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Krishnayya Vs. the Bellary Municipal Council - Court Judgment

LegalCrystal Citation
SubjectCivil
CourtChennai
Decided On
Judge
Reported in(1892)ILR15Mad292
AppellantKrishnayya
RespondentThe Bellary Municipal Council
Excerpt:
district municipalities act (madras) - act iv of 1884, section 169--suit for declaration of title against a municipality--parties. - - 1. we fail to see any reason why the secretary of state was a necessary party to the suit......real question to be determined was whether the pyal, which plaintiff' wanted to roof over, was his private property or not. the district munsif found, upon a careful review of the evidence, that the pyal was plaintiff's private property, he and his ancestors for the last fifty years having exercised acts of ownership over it. the defendant, on the other hand, adduced absolutely no evidence to show that the ground occupied by the pyal ever formed part of the street. the district judge does not decide that the pyal is not private property, but merely remarks that the proof of plaintiff's right cannot be considered very satisfactory. it is argued that this must be held to be a finding that the pyal is not private property. if we thought so, it would be necessary to ask the judge to.....
Judgment:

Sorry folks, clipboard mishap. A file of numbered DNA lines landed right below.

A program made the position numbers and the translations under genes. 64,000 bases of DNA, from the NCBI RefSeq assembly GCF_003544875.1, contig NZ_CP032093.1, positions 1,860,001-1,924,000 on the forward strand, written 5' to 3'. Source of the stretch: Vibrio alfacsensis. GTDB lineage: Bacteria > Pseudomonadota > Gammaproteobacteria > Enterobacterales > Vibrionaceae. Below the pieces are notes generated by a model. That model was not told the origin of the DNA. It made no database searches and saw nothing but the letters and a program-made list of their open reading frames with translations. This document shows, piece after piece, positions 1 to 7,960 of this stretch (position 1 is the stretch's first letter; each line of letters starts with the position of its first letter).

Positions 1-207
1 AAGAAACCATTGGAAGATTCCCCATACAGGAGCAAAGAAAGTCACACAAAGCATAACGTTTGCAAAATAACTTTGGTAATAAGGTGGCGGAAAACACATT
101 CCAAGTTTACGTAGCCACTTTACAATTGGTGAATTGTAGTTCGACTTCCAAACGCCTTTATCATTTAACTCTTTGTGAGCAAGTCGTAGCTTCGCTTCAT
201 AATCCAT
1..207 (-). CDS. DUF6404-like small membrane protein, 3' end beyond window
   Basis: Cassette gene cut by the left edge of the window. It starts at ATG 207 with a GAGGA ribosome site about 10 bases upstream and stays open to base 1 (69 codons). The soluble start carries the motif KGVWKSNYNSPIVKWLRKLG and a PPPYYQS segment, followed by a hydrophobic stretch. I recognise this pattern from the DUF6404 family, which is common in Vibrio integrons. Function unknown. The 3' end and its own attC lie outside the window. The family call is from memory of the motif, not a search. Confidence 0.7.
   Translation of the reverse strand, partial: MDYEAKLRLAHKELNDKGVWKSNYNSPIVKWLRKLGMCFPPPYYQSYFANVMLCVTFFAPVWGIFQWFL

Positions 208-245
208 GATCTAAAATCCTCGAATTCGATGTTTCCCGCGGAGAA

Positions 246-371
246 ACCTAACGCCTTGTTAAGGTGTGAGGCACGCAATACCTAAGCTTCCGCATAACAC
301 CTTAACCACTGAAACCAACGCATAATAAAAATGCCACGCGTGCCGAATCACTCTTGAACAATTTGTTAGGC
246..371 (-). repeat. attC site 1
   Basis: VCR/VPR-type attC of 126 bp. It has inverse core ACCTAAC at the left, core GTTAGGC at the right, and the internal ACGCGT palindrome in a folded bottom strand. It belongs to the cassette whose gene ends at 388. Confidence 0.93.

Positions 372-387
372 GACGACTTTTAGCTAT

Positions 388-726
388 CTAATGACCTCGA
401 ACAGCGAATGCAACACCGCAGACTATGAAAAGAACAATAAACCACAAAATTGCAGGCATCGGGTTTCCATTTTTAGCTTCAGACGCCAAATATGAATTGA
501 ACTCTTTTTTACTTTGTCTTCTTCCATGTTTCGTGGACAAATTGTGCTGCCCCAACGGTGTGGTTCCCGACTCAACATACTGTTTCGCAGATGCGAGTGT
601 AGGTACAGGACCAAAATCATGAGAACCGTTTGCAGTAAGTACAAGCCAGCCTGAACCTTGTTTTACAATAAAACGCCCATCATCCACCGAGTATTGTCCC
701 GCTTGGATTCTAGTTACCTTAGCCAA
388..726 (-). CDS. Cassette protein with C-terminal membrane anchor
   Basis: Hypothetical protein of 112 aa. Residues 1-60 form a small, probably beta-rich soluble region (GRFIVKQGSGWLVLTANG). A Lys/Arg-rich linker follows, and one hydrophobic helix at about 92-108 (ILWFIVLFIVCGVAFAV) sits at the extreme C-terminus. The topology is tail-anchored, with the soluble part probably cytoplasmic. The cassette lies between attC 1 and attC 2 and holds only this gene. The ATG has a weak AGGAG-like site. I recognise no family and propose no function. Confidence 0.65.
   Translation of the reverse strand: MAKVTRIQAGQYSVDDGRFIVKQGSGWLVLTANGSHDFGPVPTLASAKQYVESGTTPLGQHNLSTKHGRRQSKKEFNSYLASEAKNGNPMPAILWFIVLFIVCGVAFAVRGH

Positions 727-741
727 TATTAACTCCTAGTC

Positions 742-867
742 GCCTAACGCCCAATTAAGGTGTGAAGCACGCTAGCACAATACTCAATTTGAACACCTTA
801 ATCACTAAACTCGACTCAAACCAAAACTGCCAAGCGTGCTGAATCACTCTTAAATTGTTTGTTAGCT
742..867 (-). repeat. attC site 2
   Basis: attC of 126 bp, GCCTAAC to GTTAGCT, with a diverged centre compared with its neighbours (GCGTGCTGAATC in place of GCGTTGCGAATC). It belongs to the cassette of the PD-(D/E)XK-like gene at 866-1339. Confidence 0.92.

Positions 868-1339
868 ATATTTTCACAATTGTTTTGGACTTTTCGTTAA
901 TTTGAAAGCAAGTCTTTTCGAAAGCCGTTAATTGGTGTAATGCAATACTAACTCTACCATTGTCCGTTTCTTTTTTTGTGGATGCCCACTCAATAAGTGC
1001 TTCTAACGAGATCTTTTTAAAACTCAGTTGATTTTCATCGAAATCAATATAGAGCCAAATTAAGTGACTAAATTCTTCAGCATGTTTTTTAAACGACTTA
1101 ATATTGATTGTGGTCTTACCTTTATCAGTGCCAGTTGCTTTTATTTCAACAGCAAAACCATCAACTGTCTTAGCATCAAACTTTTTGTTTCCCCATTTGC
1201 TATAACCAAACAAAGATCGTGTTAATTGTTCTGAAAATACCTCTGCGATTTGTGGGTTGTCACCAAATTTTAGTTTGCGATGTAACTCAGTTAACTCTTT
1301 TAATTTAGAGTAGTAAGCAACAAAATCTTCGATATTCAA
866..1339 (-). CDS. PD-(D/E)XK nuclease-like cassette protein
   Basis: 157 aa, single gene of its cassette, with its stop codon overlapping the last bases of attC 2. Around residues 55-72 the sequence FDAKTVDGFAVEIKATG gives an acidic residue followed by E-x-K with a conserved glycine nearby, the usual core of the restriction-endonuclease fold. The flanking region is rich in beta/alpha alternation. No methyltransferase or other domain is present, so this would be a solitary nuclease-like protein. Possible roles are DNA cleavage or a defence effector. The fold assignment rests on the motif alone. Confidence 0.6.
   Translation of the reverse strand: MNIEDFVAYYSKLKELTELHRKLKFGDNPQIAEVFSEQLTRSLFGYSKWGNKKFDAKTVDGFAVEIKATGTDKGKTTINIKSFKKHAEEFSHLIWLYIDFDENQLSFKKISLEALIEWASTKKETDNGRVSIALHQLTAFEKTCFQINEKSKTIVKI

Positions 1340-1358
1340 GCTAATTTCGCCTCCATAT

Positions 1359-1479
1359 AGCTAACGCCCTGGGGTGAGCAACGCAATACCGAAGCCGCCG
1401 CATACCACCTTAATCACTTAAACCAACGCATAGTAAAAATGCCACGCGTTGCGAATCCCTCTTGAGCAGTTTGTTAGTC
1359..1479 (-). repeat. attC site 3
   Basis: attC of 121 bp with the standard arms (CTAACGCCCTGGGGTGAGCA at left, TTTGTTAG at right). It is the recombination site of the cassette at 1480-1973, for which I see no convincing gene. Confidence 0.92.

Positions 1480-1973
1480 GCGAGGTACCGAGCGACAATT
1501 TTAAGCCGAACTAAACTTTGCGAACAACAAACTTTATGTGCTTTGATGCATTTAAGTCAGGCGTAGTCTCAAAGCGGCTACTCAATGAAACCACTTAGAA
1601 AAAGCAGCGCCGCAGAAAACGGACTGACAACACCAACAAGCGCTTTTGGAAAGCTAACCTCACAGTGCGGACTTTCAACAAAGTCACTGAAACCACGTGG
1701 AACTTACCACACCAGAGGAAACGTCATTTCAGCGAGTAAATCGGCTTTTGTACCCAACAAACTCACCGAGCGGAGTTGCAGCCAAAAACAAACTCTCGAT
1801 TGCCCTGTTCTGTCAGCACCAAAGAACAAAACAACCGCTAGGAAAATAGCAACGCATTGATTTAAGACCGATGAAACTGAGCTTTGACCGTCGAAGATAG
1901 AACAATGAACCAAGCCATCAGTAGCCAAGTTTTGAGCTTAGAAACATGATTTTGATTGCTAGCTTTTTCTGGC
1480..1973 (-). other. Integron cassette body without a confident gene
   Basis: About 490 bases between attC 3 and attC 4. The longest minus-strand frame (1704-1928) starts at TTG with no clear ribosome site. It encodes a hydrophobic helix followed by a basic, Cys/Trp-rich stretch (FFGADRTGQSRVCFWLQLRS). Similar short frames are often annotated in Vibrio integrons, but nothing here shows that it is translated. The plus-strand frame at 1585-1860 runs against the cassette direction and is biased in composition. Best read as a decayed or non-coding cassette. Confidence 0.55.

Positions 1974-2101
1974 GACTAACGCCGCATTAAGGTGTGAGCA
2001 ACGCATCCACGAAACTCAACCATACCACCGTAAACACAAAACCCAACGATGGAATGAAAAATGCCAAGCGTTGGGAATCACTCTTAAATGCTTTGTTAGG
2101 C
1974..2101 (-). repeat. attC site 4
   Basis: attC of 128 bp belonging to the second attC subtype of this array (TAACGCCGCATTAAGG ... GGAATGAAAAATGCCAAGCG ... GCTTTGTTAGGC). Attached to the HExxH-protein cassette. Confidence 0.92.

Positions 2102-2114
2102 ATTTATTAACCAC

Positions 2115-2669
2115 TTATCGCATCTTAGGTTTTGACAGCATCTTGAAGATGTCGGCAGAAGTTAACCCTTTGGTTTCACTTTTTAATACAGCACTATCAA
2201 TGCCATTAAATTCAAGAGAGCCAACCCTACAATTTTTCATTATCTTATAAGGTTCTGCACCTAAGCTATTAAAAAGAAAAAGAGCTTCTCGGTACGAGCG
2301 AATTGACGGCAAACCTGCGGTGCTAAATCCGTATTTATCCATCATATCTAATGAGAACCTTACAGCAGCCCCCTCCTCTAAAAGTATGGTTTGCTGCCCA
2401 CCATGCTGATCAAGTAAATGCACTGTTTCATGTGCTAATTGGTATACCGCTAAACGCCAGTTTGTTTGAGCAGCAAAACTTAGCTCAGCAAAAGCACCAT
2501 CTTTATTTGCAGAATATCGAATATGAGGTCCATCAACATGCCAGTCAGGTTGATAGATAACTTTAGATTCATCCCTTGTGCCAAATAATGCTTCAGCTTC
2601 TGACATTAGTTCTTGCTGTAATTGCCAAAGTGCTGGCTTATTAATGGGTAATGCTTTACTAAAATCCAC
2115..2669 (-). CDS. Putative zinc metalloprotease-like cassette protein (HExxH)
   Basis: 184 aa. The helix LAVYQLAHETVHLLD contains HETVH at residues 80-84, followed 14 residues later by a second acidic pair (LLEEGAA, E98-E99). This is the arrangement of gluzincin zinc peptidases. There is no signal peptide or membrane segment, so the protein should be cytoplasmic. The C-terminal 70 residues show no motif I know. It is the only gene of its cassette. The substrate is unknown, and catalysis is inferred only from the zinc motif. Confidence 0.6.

1. We fail to see any reason why the Secretary of State was a necessary party to the suit. The real question to be determined was whether the pyal, which plaintiff' wanted to roof over, was his private property or not. The District Munsif found, upon a careful review of the evidence, that the pyal was plaintiff's private property, he and his ancestors for the last fifty years having exercised acts of ownership over it. The defendant, on the other hand, adduced absolutely no evidence to show that the ground occupied by the pyal ever formed part of the street. The District Judge does not decide that the pyal is not private property, but merely remarks that the proof of plaintiff's right cannot be considered very satisfactory. It is argued that this must be held to be a finding that the pyal is not private property. If we thought so, it would be necessary to ask the Judge to reconsider his decision as the evidence seems to us overwhelming, but we do not consider that he intended to set aside the finding of the District Munsif as to the question of plaintiff's right. With reference to Section 169 of the Act (Madras Act IV of 1884), we think that the Judge has misinterpreted it. It must be read in connection with the definition of the word street in Section 3. According to that, private property is exempted from the action of the Commissioners. It seems to us absurd to suppose that Section 169 empowers the Commissioners to prevent a person dealing with his own property, provided he does not interfere with the convenience of the public or with any sanitary regulation. If the pyal in front of a house is not private property, the Municipal Commissioners would undoubtedly have the right to grant or withhold a license for roofing it, but when, as in the present case, the pyal is private property, the right of the Commissioners to interfere cannot arise, until the owner's building projects beyond his own limits. In the words of the Section, the erection must not cause any public inconvenience. We reverse the decree of the District Judge and restore that of the Munsif with costs in this and the lower Appellate Court.


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